|Yellow Eastern Robin|
|Sulphur Crested Cockatoos|
|Crimson Headed Rosella|
|Sleeping Tawny Frogmouth|
|Now identified, Lewin's Honey Eater|
She is far more interested in the birds here than she ever was back in Brisbane. I thinks its because the Robins flit around in the front yard and come right up onto the windowsills and jiggle and twitch in a very eye catching and enticing way that push all her predatory buttons.
Our cat hasn't caught one up here but with all the renovations and missing and left open doors as we fix up the new house, we found her outside yesterday half heartedly crouching, bell tinkling, tail swishing and definitely thinking about catching a flitting flirting Eastern Robin for morning tea.
That prompted me to check what I need to do if she manages to get out and does manage to get one. I picked up a business card at a Brisbane City Council Office from an organisation called BIRO - Birds Injured Rehabilitated & Orphaned that gave some great advice a few weeks ago. When I got home I had a look on the net at their website which was great and decided to share this information here as I know how hard it is to keep a cat inside and if the worst happens, its good to know what do before it happens.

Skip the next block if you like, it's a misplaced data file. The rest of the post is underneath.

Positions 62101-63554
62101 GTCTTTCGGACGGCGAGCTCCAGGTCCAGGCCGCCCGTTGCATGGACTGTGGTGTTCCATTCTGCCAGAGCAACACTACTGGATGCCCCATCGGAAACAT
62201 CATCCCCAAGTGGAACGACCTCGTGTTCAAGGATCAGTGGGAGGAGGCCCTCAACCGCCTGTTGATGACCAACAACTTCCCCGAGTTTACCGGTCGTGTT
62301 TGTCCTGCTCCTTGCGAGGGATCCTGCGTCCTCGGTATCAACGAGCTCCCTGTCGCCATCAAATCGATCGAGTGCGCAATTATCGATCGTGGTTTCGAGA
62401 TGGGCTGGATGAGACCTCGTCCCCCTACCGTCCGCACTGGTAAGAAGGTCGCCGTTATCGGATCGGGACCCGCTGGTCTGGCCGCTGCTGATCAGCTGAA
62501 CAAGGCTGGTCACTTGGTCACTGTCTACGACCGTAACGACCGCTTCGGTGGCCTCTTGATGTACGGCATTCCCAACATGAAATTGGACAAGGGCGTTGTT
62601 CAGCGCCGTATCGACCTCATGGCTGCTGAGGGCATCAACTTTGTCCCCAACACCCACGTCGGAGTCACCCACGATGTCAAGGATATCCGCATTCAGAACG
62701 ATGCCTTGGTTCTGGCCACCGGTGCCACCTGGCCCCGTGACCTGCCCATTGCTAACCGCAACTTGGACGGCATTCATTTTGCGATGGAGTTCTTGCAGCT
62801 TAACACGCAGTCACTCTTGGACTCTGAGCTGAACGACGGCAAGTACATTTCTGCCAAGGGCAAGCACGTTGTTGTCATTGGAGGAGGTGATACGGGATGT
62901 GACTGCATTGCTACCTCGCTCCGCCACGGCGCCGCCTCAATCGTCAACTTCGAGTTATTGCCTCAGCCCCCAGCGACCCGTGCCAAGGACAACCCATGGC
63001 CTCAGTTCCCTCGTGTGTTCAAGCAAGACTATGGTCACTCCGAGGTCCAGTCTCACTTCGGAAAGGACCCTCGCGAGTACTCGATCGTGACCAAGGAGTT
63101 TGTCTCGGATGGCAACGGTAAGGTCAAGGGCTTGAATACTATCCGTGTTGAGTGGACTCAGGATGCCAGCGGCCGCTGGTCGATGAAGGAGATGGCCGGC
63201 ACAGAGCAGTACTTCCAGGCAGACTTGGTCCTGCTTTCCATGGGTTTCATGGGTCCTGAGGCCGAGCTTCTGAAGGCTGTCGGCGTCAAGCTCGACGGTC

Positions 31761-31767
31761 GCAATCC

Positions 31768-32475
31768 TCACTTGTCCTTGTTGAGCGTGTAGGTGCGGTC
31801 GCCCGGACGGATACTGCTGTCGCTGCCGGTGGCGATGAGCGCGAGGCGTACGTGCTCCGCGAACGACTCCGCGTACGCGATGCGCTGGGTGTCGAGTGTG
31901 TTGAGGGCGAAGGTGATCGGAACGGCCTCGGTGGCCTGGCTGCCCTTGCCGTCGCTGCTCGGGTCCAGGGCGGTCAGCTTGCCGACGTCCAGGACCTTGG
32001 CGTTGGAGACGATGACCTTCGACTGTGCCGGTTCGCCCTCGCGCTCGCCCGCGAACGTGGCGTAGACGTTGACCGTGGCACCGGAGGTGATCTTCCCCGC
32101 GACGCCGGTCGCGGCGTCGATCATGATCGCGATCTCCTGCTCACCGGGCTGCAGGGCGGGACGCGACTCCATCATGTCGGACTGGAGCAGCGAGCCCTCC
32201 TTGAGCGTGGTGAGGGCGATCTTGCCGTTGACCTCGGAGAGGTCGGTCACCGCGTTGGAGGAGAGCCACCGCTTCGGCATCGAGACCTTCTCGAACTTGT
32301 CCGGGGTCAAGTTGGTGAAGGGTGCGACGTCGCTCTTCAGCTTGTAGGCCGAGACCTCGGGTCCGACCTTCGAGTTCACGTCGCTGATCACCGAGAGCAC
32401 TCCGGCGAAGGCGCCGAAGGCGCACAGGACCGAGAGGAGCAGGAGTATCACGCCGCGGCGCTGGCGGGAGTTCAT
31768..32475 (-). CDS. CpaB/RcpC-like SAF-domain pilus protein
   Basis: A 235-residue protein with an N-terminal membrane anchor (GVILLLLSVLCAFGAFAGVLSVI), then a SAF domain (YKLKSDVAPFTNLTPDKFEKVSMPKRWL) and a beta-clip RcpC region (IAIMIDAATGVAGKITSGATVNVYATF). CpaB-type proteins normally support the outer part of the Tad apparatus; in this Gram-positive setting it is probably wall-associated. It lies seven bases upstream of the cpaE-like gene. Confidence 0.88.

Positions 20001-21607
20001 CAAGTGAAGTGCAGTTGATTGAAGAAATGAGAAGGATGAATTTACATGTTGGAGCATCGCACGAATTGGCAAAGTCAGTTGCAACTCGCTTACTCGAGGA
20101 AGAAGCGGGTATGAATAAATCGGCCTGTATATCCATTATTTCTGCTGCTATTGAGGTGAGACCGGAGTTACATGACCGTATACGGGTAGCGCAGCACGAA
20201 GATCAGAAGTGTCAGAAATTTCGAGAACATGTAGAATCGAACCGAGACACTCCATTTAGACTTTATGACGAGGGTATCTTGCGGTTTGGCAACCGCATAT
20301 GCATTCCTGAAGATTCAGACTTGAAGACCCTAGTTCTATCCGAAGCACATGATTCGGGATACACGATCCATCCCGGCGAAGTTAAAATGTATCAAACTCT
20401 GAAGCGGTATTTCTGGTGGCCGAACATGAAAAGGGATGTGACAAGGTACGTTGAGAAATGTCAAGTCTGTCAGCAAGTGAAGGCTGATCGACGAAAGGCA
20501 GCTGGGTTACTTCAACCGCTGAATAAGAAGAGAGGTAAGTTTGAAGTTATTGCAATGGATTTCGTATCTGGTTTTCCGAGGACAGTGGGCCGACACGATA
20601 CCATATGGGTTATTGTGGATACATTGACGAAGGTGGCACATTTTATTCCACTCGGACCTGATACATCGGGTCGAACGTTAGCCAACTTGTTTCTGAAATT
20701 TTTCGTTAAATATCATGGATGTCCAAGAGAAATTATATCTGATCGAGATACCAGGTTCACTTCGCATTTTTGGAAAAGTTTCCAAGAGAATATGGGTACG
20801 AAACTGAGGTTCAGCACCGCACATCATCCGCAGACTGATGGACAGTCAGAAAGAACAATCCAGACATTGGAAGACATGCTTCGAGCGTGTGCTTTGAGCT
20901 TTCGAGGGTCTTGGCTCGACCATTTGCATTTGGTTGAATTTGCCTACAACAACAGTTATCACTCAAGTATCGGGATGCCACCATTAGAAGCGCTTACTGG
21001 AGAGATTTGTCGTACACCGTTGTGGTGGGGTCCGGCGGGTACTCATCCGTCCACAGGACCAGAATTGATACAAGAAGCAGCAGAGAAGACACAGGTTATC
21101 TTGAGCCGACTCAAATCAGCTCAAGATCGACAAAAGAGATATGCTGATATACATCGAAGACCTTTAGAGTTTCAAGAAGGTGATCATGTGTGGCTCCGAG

From the BIRO website:
"There are many reasons why a bird may need to come into care. e.g. injury, out of its nest, habitat loss, road victim, orphaned, etc.
We are here to HELP, but we need your HELP too.
Please keep this in mind that the bird has just gone through some kind(s) of trauma such as:
- An injury
- Shock and stress (an open mouth and panting, does not mean it wants food)
- You - you represent a threat to the bird (you are not part of their usual environment).
VERY IMPORTANT - DO NOT FEED IT, NOR GIVE IT WATER.
Do not assume BECAUSE IT LOOKS ALRIGHT, THAT IT IS ALRIGHT.
PLEASE FOLLOW THESE SIMPLE STEPS:
- Place the bird in a box or cage
- Keep the bird warm by covering box / cage with a large towel
- Place it in a quiet room
- Do not let your children or pets near it.
Then call for help - your local vet or the numbers below.
Following these steps will give the bird its best chance of getting back into the wild."
Links to helpful websites and phone numbers on the BIRO website
I hope that I never have to use this information because of something our cat does, but since there is so many birds here (and so many tourists) I'm sure that sooner or later I will find an injured bird and now I know I'll be able to do the right thing and help it back into the wild where it belongs as soon as possible. In the meantime, The cat and I will enjoy having a cuppa at the kitchen table in the morning and enjoying watching the birds going about their daily business - albeit from slightly different perspectives!
Let me know if you have links to other Bird Rehabilitation organisations in the comments section below!